Eating Well With Kim: Calcium

By: Kim Beavers Email
By: Kim Beavers Email

Bone health is not something we typically think about as teenagers.

This is why parents and grandparents should do the thinking for teens regarding this topic. My own grandmother had osteoporosis and I am quite aware of the effects of deteriorating bone health. However, that knowledge only gets me so far, as I am well past the age for developing peak bone mass. At my age, the only thing I can do is attempt to prevent bone loss.

According to the dietary guidelines, children age 9 and above should get three servings of dairy each day. This includes most adults as well.

And guess what ... we don’t get that much. Where teens are concerned, some of the decline in milk consumption is attributed to everyone’s favorite beverage villain -- SODA.

Each child and home is different, of course, and I don’t exactly know how you get teenagers to do anything you want them to -- and that includes drinking milk -- but I will offer these bits of advice in case they seem like something you can use in your home:

  • Keep the refrigerator stocked with dairy (low-fat milk, cheese, and yogurt).
  • Make foods containing milk-based ingredients see: Southeast Diary and Cabot Cheese for some recipe ideas.
  • Flavored milk is OK, too. I do encourage people to make their own flavored milk versus buying it pre-flavored to cut back on sugar, as getting the milk in is more important than taking the flavor out (in my opinion).

In addition to the above suggestions, you can also stock your home with many of the calcium-fortified products available these days. Here are some of my favorites:

  • Calcium and vitamin D fortified orange juice.
  • Ronzoni Smart Taste® pasta (fortified with calcium and vitamin D).
  • Breads fortified with calcium (there are several to choose from).
  • Some oatmeal is also fortified with calcium (see the nutrition facts panel for that information if you are not sure).
  • Some cereals are fortified with calcium and vitamin D.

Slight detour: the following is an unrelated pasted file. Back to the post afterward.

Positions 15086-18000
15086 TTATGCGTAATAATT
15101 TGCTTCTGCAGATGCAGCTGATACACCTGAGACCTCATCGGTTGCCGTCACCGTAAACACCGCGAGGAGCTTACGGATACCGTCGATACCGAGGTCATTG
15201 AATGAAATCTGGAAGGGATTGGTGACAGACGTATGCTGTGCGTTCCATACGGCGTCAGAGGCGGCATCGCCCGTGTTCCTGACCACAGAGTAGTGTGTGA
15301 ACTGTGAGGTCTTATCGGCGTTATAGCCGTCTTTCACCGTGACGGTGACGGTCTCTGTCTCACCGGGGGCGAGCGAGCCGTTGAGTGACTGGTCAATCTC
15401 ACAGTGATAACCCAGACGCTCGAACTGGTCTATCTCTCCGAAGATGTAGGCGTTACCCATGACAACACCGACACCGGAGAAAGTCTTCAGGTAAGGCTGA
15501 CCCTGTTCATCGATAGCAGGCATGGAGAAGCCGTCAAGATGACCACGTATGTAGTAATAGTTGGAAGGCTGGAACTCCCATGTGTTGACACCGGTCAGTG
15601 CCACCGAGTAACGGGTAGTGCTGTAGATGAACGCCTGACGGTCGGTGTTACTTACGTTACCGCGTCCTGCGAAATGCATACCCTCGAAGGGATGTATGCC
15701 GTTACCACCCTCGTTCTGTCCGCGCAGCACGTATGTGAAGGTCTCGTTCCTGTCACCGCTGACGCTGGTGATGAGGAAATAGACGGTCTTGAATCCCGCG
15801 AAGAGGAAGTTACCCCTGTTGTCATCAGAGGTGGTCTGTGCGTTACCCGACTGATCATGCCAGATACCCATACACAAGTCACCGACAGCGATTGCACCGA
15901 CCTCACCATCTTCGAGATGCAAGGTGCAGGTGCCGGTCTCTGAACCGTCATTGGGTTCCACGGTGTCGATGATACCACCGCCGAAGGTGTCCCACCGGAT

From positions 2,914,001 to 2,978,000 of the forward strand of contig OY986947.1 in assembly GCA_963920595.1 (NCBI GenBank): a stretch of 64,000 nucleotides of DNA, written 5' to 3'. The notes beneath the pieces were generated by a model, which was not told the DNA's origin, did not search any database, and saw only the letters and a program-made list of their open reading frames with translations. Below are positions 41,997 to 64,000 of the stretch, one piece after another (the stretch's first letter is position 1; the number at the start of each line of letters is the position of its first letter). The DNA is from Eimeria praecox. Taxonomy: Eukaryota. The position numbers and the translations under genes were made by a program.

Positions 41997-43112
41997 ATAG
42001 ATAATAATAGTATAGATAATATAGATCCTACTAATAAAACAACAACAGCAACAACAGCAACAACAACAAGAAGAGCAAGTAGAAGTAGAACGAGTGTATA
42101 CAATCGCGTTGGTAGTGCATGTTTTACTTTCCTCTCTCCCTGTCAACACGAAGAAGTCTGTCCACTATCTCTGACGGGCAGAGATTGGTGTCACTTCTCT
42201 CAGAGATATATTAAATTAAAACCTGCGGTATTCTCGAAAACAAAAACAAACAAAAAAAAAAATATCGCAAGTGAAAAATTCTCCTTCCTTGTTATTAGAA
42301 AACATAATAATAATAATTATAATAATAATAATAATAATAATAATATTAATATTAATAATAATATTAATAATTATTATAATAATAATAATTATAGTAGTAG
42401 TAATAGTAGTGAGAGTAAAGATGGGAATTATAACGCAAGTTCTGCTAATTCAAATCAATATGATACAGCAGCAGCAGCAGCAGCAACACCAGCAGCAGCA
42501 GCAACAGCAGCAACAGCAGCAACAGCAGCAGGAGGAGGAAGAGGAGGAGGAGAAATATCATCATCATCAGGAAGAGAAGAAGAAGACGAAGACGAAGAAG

• Milk bites or other “bar” type foods are many times fortified with calcium and vitamin D.

Use these fortified products to help close the gap between the amount of calcium you should have and the amount you get. The amount of calcium we need depends on age and gender. There is a great little “calcium calculator” on the National Osteoporosis Foundation website where you can identify how much calcium you need AND how much you get from your diet.

This brings me to the next obvious question … Should you take calcium supplements? Well that depends on how much calcium you get from your diet. For example, if you need 1000 mg calcium a day and you get 500 mg a day, then “yes” you should take 500 mg calcium as a supplement.

The point, really, is that you don’t have to over-supplement and extra calcium does not necessarily provide extra benefit. Many calcium supplements come combined with vitamin D which is just fine, as vitamin D helps in the absorption of calcium. Another thing that is confusing about calcium is the food label. On the food label calcium is listed as a percentage of the daily value. If you are trying to aim for 1,000 mg calcium, you may wish to know the calcium milligrams versus the percentage.

Here is an example of how to read the food labels in regard to calcium and determine how many milligrams of calcium are in a specific food.

EWWK chart

To decide how much calcium is in a particular food, check the nutrition facts panel of the food label for the daily value (DV) of calcium.

Food labels list calcium as a percentage of the DV. This amount is based on 1,000 mg of calcium per day. For example:

  • 30% DV of calcium equals 300 mg.
  • 20% DV of calcium equals 200 mg of calcium.
  • 15% DV of calcium equals 150 mg of calcium.

Until next time: Eat well, shop well and live well!

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